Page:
How many angels fit on a pinhead?

Comments on Pharyngula’s blog led me to a discussion about the Sam Harris & Chris Hedges debate. I know I don’t keep up – luckily there’s no god to judge my atheism orthodoxy – because this is ages old, but I found the tapes on truthdig.

This debate between Sam Harris (outspoken atheist) and Chris Hedges (Christian, outspoken against the fundamentalist right) is one of the rare debates that actually expand your thinking. Both are excellent speakers. Both make some unassailable points, as well as speak occasional tosh. (Like any of us. Except me of course.)

Lots of these “debate” things are just creationist fronts or debates about ideas, like the medieval discussions over how many angels can fit on the head of a pin (I.e the premise is meaningless, the detail is mind-numbing and the importance is non-existent.)

Ignore the content to some extent and just consider the approaches. Pure thought vs thought in the world. “Proper science” and “social science.”

“Proper science” is good at the logic. I.e.., it tells you that the “God” concept is nonsense. This is so self-evident that you can get pretty fed up with restating it. All the same, Sam Harris does it beautifully and probably as well as anyone can.

He also points out that the spiritual and ethical and emotional aspects of the human psyche don’t require a belief in a sky-god. This is always good to hear because religious believers can often appear to have cornered the market in transcendence.

Social science is good at understanding the ideological consequences of beliefs. Hence, Chris Hedges was able to discuss the social context that has created fundamentalism of every kind. (For instance, he argued that the basically secular PLO was ousted by Islamic fundamentalists, as a direct consequence of the actions of the US and Israel.) He’s not an atheist but I can’t see how that that makes him wrong. I couldn’t even see how most of what he said was affected one way or another by him being a believer. (Although I may not have been payng total attention.)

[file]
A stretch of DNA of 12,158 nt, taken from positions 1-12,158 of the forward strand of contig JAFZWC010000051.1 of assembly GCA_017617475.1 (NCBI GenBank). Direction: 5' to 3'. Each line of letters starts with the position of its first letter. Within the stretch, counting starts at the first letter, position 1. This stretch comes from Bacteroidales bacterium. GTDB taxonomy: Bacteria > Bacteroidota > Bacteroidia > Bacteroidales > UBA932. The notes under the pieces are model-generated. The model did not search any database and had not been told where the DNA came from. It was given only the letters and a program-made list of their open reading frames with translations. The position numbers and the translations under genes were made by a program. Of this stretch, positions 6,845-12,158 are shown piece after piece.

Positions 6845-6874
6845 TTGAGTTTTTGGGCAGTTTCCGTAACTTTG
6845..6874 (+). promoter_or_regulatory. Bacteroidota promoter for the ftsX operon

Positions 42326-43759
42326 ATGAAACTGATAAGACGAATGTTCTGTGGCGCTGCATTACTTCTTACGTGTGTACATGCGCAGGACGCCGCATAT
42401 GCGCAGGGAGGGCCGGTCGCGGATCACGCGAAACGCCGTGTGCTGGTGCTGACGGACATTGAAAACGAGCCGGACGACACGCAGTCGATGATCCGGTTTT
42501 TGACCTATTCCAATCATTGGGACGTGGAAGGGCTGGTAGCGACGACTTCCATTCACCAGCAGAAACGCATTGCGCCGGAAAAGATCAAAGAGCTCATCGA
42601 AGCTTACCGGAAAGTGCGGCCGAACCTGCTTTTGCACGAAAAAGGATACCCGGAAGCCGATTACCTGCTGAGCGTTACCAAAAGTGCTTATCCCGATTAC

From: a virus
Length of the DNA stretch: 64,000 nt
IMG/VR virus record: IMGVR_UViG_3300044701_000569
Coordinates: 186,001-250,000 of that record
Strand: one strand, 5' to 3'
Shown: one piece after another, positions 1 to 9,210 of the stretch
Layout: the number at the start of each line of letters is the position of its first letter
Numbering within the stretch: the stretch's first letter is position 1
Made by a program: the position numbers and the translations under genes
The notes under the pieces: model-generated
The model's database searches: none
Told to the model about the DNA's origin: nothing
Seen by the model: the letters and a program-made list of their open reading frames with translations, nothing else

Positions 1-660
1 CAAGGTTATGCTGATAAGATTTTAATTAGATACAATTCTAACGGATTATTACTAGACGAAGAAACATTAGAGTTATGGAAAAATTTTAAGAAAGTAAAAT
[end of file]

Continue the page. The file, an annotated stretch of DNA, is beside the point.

I don’t think there’s a real split between social science and “proper” science. However, a lot of “proper” scientists know much very little about social science. I certainly believe many atheists could learn a lot from the sociology of religion.

Reference, our recent ill-advised foray into a discussion of ADHD on the Pharyngula comments that seemed to do nothing but generate misconceptions… Say, for instance, a new psychoactive medicine is developed. “Proper” scientists can understand the biochemistry and study its mode of action. It is the realm of social science to ask questions about how it is used, why it is used, who has access to it, how do social relations influence what medicines are developed, who pays for the development, who pays for the end-product, what does it mean to the individual to experience its effects, and so on, ad infinitum. These are not just boring topics to “proper scientists” (just as biochemistry is to me) They are also things they have not been trained to evaluate (just as biochemistry is to me).

The different modes of thinking can be mutually incomprehensible. So, it’s great to find a real debate that illuminates an issue from two sides.

Ie, ignore the Christian stuff that comes from Hedges and consider the approach. That is, a recognition that ideas have consequences. Our beliefs have no importance except where they find social expression. Quoting Alun’s comment on a post here.

Someone with a personal hotline to a god with no social support is merely a lunatic (as defined by the rest of society)

Cop Out of the Month – March 07

Is there potential for a new “feature” here? Reading through a variety of news sites and the like, I came across an article on newsweek (I would hat tip whichever atheist blog sent me there, but I can’t remember who covered it – sorry). On this article, there is something which strikes me as one of the “best” theistic cop-outs I’ve read in March 07. So, (drum roll) ladies and gentlemen, I present for your reading pleasure the Theistic Cop Out of the Month for March 2007:

[Newsweek] Is the Bible inerrant?
[Rick Warren]: I believe it’s inerrant in what it claims to be. The Bible does not claim to be a scientific book in many areas.
(read original)

don’t you just love empty sayings like that?